“It is helpful that the changes were approved by MPs without a vote.”
Following a rollout throughout England in February 2016, the Right to Rent scheme welcomes new changes that are in favour of landlords.
Proposed amendments to the Immigration Bill have been approved to protect those who take active measures to ‘prevent illegal migrants in the UK from accessing housing, driving licences and bank accounts’.
This comes after various groups, including the Residential Landlords Association, run an effective campaign opposing the government’s blanket approach.
Below are the new changes, which will provide landlords with a valid defence when faced with prosecution, if:
- They can show that they have taken reasonable steps to terminate the tenancy.
- Those steps were taken within a reasonable period of time following the Landlord first becoming aware, or having reasonable cause to be aware, that the premises were being occupied by a tenant without the right to rent.
In addition, the new Immigration Bill states there will be further guidance to clarify what constitute as ‘reasonable steps’ and ‘reasonable period of time’.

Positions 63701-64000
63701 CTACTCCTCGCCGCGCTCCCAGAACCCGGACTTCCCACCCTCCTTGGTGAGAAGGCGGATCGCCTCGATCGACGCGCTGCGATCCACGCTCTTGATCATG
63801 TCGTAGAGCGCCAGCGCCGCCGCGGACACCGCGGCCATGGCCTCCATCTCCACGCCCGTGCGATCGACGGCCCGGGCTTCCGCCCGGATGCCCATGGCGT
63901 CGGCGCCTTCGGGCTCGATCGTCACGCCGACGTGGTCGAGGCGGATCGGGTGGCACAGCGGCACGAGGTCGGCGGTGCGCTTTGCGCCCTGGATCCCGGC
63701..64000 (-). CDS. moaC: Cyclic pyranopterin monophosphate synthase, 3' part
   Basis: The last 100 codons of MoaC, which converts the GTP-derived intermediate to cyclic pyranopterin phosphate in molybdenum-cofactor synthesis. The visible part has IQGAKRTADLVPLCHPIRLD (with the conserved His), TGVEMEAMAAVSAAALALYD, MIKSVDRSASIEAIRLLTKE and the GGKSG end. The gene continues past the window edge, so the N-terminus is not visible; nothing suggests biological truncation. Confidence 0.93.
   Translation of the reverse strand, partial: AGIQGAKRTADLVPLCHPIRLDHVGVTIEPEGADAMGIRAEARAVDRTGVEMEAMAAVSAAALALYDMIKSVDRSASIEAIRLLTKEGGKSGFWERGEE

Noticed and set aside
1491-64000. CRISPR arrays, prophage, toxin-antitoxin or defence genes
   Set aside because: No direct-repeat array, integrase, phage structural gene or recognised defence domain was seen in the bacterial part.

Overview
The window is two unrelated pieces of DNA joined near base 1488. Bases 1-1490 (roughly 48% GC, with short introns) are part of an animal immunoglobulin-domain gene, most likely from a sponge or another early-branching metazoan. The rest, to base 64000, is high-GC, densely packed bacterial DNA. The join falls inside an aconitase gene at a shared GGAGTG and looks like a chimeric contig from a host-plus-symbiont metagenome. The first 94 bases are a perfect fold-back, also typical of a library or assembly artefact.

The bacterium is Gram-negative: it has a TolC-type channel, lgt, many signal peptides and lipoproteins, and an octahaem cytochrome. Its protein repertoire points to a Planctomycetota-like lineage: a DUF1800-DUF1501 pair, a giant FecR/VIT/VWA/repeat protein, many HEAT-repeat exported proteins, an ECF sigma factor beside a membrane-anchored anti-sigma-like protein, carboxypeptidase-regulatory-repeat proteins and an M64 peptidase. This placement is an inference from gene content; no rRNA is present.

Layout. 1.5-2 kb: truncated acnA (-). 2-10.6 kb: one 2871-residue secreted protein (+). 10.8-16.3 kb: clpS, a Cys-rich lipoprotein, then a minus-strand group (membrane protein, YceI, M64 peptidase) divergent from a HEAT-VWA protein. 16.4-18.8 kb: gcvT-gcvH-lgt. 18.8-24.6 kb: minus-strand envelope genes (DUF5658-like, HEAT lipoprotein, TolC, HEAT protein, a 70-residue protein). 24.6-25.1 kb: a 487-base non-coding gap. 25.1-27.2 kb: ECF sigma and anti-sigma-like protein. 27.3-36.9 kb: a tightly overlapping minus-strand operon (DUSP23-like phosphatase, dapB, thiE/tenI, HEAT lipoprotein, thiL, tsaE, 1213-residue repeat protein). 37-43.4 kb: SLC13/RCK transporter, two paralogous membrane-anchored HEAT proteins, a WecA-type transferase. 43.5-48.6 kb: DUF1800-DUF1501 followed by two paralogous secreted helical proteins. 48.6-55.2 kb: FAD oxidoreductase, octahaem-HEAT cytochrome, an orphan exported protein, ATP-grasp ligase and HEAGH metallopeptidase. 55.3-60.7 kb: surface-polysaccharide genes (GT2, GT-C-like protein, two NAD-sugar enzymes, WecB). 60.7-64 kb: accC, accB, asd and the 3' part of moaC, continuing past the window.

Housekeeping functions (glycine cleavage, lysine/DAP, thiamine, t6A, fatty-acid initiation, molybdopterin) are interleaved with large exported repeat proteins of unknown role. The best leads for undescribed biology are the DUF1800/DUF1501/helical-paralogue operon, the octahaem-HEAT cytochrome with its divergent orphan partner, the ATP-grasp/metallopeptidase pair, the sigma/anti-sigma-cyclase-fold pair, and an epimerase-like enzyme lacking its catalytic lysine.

What this means for landlords in England – many British Asians included – is that they can avoid criminalisation (up to 5 years of custodial sentence) and a penalty of £1,000-£3,000, for renting properties to illegal immigrants.
David Smith, policy director of Residential Landlords Association, says: “The RLA warmly welcomes the government’s pragmatic changes to its right to rent scheme that will provide protection for good landlords from the unintended consequences of the policy.
“It is particularly helpful that the changes were approved by MPs without a vote, a sign of cross party support for the measure.”
Other proposals made by the campaign groups include allowing landlords to provide legal information and other important documents to tenants via email.
Smith adds: “It is also welcome that the government is willing to look at how electronic information can be better used to provide tenants with the legal information they require.
“In the 21st Century it is ridiculous that landlords are expected to print so much paper when it can be provided at the simple click of the button.”
Right to Rent came into force on February 1, 2016 in England, following a pilot scheme in the West Midlands in December 2014.
It requires all landlords to carry out immigration checks on their prospective tenants. Failure to do so or report those who overstay their visa will incur financial and legal consequences.
A date for a nationwide launch is yet to be announced.